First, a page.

The Language of Democracy

Rather than confront the inherent role of the university as a class-sorting mechanism (as well as an engine of the military-industrial complex),.. educators settled on a pedagogical model that valued the individual and immediate experiences of students over general civic and literary instruction. In lieu of learning a shared curriculum, students earned course credits through activities that barely pushed them out of their individual comfort zones…. this turn rendered the university “a diffuse, shapeless, and permissive institution that has absorbed the major currents of cultural modernism and reduced them to a watery blend, a mind-emptying ideology of cultural revolution, personal fulfilment, and creative alienation.”

In Plain Style, Christopher Lasch showed that we can render even the most iconoclastic demands in common speech… Although Lasch never witnessed the dawn of Facebook and Twitter, he anticipated the inundation of sarcasm and slang that would define those platforms. The mass adoption of social media desensitized users to semantic peculiarity, eccentricity, and insincerity in political argument.

Max Ridge

Most remember Christopher Lasch as a cultural critic. His most popular books—The Culture of Narcissism (1979), The True and Only Heaven (1991), and The Revolt of the Elites (1995)— gave voice to a peculiarly American form of counter-enlightenment. Well-meaning professionals, with their therapeutic culture, false meritocracy, and discount brand of progress, displeased him. It is unsurprising that he continues to inspire so many groaning conservatives and disaffected anti-capitalists in our moment of partisan realignment. Those who chafe at the moralism of the professional-managerial class will find much to admire in Lasch-the-disparager.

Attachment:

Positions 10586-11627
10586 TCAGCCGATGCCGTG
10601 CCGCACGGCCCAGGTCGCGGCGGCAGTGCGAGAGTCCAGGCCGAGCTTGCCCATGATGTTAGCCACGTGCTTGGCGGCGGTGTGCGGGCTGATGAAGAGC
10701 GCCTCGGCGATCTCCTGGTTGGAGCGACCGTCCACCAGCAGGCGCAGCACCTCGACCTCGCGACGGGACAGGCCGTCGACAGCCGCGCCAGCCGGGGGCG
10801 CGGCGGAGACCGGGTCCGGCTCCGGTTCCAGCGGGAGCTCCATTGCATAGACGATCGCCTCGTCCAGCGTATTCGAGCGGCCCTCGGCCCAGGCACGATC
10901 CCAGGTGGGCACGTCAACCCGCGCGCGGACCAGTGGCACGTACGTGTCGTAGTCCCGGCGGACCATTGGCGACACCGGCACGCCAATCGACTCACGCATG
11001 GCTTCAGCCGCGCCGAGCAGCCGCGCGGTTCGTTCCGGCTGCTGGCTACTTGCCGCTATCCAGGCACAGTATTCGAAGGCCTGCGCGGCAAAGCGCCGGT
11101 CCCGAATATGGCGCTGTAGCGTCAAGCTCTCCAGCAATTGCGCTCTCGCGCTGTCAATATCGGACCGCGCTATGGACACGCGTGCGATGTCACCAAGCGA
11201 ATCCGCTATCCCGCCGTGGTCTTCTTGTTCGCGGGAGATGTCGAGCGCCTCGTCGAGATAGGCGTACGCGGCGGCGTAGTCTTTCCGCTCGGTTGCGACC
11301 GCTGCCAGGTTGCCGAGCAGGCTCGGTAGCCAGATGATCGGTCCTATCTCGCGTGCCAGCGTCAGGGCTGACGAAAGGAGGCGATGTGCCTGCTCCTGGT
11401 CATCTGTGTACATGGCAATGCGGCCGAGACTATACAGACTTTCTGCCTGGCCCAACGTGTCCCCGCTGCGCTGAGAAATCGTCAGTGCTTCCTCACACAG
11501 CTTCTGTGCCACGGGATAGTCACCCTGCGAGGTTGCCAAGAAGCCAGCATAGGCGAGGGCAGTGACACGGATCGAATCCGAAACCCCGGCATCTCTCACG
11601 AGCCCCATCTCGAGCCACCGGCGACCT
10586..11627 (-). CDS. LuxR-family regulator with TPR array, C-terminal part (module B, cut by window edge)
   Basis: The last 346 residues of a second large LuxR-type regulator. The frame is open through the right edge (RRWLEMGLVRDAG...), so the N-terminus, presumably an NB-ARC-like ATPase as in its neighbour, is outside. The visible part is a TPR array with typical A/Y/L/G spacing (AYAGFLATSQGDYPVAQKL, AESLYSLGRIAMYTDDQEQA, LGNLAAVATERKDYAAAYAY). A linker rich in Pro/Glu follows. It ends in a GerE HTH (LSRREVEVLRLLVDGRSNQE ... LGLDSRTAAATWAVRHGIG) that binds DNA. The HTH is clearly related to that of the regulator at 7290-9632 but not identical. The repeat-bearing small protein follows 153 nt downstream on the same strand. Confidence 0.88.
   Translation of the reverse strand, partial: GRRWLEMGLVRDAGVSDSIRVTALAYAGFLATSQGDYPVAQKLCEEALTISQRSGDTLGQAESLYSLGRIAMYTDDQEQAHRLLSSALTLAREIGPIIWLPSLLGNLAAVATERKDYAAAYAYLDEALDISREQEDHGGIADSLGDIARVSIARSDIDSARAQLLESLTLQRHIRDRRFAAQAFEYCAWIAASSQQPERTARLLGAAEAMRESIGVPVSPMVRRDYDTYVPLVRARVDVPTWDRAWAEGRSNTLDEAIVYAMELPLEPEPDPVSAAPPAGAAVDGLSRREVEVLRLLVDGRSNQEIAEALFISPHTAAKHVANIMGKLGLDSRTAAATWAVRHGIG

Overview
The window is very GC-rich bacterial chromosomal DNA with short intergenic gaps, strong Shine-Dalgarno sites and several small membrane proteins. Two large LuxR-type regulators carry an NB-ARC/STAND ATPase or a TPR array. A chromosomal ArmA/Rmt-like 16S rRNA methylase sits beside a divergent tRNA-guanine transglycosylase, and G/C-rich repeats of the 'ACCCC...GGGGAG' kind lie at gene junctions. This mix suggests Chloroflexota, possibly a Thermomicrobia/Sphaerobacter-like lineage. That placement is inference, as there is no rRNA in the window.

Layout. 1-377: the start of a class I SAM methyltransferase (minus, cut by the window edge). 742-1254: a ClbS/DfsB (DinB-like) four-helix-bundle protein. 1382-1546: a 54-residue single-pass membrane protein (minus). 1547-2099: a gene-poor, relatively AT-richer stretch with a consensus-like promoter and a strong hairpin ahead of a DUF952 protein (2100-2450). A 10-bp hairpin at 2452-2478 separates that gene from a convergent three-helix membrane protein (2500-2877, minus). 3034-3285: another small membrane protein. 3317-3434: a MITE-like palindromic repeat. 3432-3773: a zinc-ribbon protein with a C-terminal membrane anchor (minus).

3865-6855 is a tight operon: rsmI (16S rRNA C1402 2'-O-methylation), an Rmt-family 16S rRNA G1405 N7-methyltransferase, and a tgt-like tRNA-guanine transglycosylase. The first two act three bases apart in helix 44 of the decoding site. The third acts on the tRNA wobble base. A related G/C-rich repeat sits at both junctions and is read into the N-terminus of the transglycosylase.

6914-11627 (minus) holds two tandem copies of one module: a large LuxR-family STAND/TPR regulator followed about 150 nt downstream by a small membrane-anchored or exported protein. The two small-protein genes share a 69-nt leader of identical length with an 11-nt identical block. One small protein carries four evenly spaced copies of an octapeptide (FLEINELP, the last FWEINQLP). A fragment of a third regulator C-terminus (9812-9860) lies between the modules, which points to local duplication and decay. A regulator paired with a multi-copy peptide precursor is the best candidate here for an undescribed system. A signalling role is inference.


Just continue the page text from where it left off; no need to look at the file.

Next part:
Yet it is Lasch-the-pedagogue, author of the slim and rather unsung writing guide Plain Style (2002), who might speak most usefully to American radicals today. Plain speech and writing grounded Lasch’s theory of citizenship, representing an ethic of personal conduct in the public sphere as well as a standard against which to hold evasive elites to account. (Plain Style’s editor, Stewart Weaver, contrasted this style with the official “euphemism, jargon, evasion, and downright lying” surrounding the Vietnam War.) Despite its uncompromising and didactic tone, Plain Style remains a democratic text—and a guide for the deliberative cultivation of our political language…

George Orwell: Literature and Totalitarianism (1941)

George Orwell – Freedom of the Park (1945)

George Orwell’s Final Warning: “If you want a picture of the future, imagine a boot stamping on a human face, forever”

George Orwell Reviews Mein Kampf: “He Envisages a Horrible Brainless Empire” (1940)